Zimbabwe’s recovery from decades of contraction has faltered, and the economy faces serious challenges due to external and policy shocks. Growth has slowed sharply from the average 8% during 2009-12, caused by significant shifts in trade (commodity price declines and appreciation of the US dollar) and a series of major droughts. The economy is projected to grow by 0.4% in 2016 owing to the impact of El Nino, devaluation of neighboring currencies and severe cash shortages following an ill-timed fiscal expansion. Extreme poverty which was estimated to have fallen during 2009-14, is projected to have risen substantially in the past few years.
However, fundamentals for growth and poverty reduction are strong, provided the country can tackle its political fragilities and build a consensus around inclusive and competitive investment policies.
The political and economic crises that characterized the economy between 2000 and 2008 nearly halved its gross domestic product (GDP), the sharpest contraction of its kind in a peacetime economy raising poverty rates to more than 72%, with a fifth of the population in extreme poverty. Health, education and other basic services, once regional models, largely collapsed and Human Development Index (HDI) in 2011 stood at 173 out of 187 countries. A lengthy isolation from the international community had restricted aid flows resulting in build-up of arrears to multilateral and bilateral partners.
In 2009, the country adopted a multicurrency regime (dollarization) that ushered in macroeconomic stability and positive economic growth. During 2009-12, the economy rebounded, with growth rates averaging around 8.7% per year. Inflation stabilized; revenues and bank deposits recovered sharply. The country also began making token payments on arrears and embarked on a series of Staff Monitored Programs with the International Monetary Fund (IMF).
Social services recovered amid resurgent public and donor spending. Zimbabwe’s HDI ranking recovered to 155 in 2015, and a Multi-Indicator Cluster Survey in 2014 revealed that in several key areas, Zimbabwe has regained outcome levels of the early 1990s. Underpinning this is a reduction in HIV prevalence to around 15% since 2014 down from more than 40% in 1998. Life expectancy recovered from a low of 43.1 in 2003 to 53.3 in 2012 (compared with a high of 61.6 years in 1986). The maternal mortality rate declined from 960 deaths per 100,000 live births in 2010-2011 to an estimated 614 deaths in 2014; under-five mortality fell from 94 per 1,000 in 2009 to 75 in 2014. Despite this, Zimbabwe missed a significant number of the Millennium Development Goals.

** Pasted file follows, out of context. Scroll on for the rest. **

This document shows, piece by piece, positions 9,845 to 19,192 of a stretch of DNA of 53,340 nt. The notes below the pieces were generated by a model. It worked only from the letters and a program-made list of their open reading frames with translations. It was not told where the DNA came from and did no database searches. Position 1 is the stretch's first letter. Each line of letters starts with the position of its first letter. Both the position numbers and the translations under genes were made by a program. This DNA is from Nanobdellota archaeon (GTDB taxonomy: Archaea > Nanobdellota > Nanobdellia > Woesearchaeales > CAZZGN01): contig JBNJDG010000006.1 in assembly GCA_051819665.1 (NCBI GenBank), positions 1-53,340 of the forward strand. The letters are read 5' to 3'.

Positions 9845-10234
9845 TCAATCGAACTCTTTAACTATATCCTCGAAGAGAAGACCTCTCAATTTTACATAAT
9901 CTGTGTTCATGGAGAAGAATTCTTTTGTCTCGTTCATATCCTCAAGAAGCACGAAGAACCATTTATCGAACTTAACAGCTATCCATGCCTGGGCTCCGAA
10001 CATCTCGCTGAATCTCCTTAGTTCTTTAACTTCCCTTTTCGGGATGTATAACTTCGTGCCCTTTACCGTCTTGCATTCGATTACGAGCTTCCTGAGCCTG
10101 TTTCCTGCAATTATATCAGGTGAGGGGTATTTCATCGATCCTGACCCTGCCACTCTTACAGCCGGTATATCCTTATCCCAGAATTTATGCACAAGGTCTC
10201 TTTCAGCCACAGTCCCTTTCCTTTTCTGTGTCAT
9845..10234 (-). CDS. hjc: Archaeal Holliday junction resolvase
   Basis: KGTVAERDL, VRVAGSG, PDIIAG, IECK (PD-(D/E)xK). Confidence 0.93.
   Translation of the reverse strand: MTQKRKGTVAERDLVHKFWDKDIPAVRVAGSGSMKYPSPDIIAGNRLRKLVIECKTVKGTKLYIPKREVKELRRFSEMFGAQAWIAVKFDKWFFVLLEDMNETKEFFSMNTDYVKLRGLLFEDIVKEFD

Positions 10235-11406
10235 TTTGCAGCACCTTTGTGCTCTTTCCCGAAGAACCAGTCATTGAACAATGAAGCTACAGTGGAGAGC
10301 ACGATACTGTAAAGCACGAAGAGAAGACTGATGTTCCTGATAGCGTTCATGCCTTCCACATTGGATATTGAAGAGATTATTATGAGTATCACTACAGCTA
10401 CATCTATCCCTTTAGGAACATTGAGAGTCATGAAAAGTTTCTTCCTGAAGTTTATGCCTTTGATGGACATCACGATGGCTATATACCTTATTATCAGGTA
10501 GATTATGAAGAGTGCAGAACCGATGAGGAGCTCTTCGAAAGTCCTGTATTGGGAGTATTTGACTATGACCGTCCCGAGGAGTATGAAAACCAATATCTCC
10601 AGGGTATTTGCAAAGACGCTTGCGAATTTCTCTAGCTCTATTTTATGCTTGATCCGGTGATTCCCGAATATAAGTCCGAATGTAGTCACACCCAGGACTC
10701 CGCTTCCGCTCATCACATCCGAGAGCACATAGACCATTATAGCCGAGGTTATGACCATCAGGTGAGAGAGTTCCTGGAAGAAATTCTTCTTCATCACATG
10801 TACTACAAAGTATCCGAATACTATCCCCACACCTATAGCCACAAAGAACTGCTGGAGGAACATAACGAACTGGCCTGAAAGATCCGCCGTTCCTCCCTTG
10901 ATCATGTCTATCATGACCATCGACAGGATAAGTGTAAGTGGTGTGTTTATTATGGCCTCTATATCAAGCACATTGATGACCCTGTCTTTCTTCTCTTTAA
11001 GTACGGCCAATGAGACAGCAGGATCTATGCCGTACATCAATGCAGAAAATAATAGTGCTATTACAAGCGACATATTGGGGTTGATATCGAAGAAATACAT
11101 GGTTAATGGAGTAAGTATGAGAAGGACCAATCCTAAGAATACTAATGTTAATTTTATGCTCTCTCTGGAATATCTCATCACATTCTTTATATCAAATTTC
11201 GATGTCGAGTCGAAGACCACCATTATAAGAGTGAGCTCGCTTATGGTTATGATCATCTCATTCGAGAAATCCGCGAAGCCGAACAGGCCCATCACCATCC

In 2015, Zimbabwe proposed a plan to clear arrears and resume much needed financing from, International Financial Institutions during 2016. However, delays in implementing this plan and undertaking corrective fiscal reforms have contributed to the declining market confidence and sharp economic slowdown. More recently, growing dissatisfaction with economic and social challenges have seen a rise in public protests and a resurgence in political fragilities.
Zimbabwe still has enormous potential for sustained growth and poverty reduction given its generous endowment of natural resources, existing stock of public infrastructure and comparatively skilled human resources. Realizing this potential will require prompt action to correct fiscal policies, re-stabilize the monetary system, and resolve arrears to international lenders which would allow for a resumption of development financing. It will also require the continued renewal of institutional and operational capacity in the public sector as well as deep reforms in the investment climate.
Last Updated: Oct 04, 2016